Hotspots of creative energy are a wondrous discovery. In recent times I’ve been learning more about a hotspot of literary activity burning emanating from Portland, Oregon. It exudes a spirit that once ignited Minnesota’s community of the book. It’s great to know that the energy of Late Night Library breathes into the digital reaches of Minnesota where one can hope the sparks will rekindle this state’s commitment to emerging talent, independents and a thriving book community.
Late Night Library is the enigmatic name of a whirlwind of ideas and programming devoted to the celebration and nurturing of “debut” literature. It’s risky to try to describe the constellation of initiatives operating under the aegis of LNL; an initiative may ignite at any moment.
My own observation is that many talented writers are so focused on their writing that they fall prey to the “if you build it they will come” myth. Paul Martone, a Portland writer and entrepreneur, observed the sad phenomenon and set about to do something. Beginning with a podcast series of discussions of debut fiction and poetry Martone and his colleague poet Erin Hoover launched Late Night Library just two years ago. In the early days LNL focused on their local community of the book, in Portland and Brooklyn respectively.
Two years into the enterprise the constellation includes “Late Night Debut,” a renamed version of LNL, “Late Night Conversations,” interviews and discussion about literary and publishing issues) a Portland-based reading series entitled “In and Out of Town”, a literary award called the “Debut-litzer,” a takeoff on the Pulitzer, and “One for the Books,” a campaign to support independent publishers and bookstores. Most recently LNL celebrated their two-year anniversary by sponsoring a poster contest exploring the theme “Read Like You Mean It.”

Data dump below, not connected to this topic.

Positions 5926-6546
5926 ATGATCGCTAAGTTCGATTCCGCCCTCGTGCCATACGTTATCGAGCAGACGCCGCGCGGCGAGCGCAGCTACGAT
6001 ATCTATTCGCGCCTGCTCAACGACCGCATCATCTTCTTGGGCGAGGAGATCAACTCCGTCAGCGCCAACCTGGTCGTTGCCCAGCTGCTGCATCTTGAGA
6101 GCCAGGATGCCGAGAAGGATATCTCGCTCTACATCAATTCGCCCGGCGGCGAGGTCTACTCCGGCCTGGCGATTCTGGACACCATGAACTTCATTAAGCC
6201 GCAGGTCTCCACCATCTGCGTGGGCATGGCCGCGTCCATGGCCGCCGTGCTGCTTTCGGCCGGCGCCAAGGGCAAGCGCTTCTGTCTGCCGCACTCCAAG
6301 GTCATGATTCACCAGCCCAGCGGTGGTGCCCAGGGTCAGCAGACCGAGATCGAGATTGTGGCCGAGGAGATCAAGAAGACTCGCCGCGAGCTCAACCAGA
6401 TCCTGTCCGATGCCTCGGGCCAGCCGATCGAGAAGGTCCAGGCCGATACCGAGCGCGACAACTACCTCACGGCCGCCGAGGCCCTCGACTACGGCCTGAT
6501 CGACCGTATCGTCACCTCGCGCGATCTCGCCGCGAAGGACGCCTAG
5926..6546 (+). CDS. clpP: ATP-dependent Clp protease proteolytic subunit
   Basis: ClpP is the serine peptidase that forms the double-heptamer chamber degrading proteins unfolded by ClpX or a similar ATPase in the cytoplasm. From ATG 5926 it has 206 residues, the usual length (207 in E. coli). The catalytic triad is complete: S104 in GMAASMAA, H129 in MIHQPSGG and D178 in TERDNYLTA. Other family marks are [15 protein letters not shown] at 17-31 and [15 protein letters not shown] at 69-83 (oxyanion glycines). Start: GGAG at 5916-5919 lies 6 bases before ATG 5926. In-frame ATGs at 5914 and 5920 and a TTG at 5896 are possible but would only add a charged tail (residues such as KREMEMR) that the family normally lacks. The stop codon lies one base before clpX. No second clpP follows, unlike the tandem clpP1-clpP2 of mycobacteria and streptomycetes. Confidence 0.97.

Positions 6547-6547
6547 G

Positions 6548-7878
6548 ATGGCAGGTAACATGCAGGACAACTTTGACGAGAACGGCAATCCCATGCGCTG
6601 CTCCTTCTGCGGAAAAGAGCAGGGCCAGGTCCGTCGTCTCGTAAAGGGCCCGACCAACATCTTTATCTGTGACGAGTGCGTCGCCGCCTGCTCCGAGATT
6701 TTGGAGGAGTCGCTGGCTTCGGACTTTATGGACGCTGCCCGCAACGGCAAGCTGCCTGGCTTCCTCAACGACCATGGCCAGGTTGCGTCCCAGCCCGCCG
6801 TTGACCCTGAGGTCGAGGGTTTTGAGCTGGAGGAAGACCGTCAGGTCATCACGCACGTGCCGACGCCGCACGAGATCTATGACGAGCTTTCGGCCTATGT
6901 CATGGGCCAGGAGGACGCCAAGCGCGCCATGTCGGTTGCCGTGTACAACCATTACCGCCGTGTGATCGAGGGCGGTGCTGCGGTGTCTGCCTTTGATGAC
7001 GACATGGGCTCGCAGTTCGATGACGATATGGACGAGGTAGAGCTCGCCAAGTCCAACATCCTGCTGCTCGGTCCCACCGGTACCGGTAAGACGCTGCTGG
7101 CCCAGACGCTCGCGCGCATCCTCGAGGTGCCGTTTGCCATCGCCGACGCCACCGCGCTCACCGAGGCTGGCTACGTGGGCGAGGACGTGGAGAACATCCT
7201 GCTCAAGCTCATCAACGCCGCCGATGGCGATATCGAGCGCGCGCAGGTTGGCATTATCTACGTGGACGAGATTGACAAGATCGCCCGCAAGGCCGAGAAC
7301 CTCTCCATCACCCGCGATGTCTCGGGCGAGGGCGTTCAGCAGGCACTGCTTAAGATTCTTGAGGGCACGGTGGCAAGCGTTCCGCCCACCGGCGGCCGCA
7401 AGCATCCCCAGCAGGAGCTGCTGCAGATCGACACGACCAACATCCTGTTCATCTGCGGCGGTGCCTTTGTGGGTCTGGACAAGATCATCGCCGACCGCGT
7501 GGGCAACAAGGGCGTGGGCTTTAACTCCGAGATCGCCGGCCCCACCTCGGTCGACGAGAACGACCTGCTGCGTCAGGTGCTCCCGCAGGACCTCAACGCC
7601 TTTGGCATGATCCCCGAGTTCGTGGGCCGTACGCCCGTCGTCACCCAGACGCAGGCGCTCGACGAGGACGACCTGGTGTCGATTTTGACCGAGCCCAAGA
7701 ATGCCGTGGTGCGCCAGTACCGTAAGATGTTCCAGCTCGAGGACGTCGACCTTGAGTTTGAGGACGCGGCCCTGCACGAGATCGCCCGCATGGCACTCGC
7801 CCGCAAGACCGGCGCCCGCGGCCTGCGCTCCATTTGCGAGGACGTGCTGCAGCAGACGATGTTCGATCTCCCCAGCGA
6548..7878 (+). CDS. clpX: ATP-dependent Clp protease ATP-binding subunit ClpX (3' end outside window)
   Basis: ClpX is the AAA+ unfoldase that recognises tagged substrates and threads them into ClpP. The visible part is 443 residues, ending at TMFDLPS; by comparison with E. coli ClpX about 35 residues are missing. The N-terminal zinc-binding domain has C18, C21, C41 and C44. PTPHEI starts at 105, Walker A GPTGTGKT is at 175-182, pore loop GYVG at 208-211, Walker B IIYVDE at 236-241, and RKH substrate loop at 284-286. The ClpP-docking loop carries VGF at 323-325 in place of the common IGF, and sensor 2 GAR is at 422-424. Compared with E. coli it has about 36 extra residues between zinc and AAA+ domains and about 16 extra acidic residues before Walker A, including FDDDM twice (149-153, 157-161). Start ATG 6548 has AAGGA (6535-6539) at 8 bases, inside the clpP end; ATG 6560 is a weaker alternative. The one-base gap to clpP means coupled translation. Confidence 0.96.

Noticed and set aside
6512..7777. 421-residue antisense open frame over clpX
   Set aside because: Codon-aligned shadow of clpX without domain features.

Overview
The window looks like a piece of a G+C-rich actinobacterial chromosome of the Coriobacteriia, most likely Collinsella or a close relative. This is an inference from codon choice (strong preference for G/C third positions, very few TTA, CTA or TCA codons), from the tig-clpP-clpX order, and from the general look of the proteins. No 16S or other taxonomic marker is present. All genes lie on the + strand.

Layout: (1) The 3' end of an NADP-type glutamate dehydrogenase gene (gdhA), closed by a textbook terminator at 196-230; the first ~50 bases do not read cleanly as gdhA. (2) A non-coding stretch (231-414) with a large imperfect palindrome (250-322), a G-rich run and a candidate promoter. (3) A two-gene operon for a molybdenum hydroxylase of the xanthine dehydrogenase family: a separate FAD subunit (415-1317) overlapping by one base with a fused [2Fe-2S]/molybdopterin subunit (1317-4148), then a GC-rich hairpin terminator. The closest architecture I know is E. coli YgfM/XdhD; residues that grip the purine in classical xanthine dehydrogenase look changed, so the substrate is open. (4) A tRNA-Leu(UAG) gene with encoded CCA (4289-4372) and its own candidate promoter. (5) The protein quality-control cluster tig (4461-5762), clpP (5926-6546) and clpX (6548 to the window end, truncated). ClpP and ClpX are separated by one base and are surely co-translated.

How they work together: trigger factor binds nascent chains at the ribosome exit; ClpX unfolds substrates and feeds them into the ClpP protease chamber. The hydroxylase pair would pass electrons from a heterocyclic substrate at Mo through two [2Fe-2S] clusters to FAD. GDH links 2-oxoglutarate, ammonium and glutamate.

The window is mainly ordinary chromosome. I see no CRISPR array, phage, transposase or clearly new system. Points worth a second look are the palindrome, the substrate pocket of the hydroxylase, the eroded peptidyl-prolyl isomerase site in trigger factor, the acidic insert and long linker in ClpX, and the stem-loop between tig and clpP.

There are Minnesota connections to LNL. For example, Hans Weyandt, co-owner of Micawber’s Books and editor of Read This!: Handpicked Favorites from America’s Indie Bookstores was interviewed about the “One for the Books” pledge. The show describes the multiple facets of the campaign:
– published authors who pledge to link to independent retailers or IndieBound rather than retailers engaged in “predatory pricing;”
– independent publishers who do not feature links to corporate retailers who predatory price on their official website;
– Bricks-and-Mortar pledges by which independently-owned bookstores support independent publishers by offering multiple independent titles on their bookshelves and providing a pick-up or delivery service for community-based readers.
More on the interview at http://latenightlibrary.org/hans-Weyandt. A forthcoming interview on Late Night Debut (May 31) will feature Rachel Maddow’s agent Amy Leach’s debut collection of essays, Things That Are, published by Milkweed Editions in July 2012.
Martone sums up the state of the writing/publishing/bookselling scene in this way: “I’m concerned that book culture has moved to the fringe over the last 10 years. I think writers need to support other writers, and I want to help get good books into the hands of people who are interested in reading them.” In other words, this is a task too overwhelming for anything less than a network of players and projects.
The podcasts, “Late Night Conversation” and “Late Night Debut”, remain the anchors of the operation. They’re free, available on iTunes, Stitcher and the LNL website.
Debut writers are invited to send two review copies of their published book to Late Night Library, 7503 Woodstock Boulevard, Portland, OR 97206. Find more about the podcasts, the “One for the Books” pledge, a copy of the charming “Read Like You Mean It” winning poster, details on where to find the podcasts online and what’s happening every week at LNL on their lively website. http://latenightlibrary.org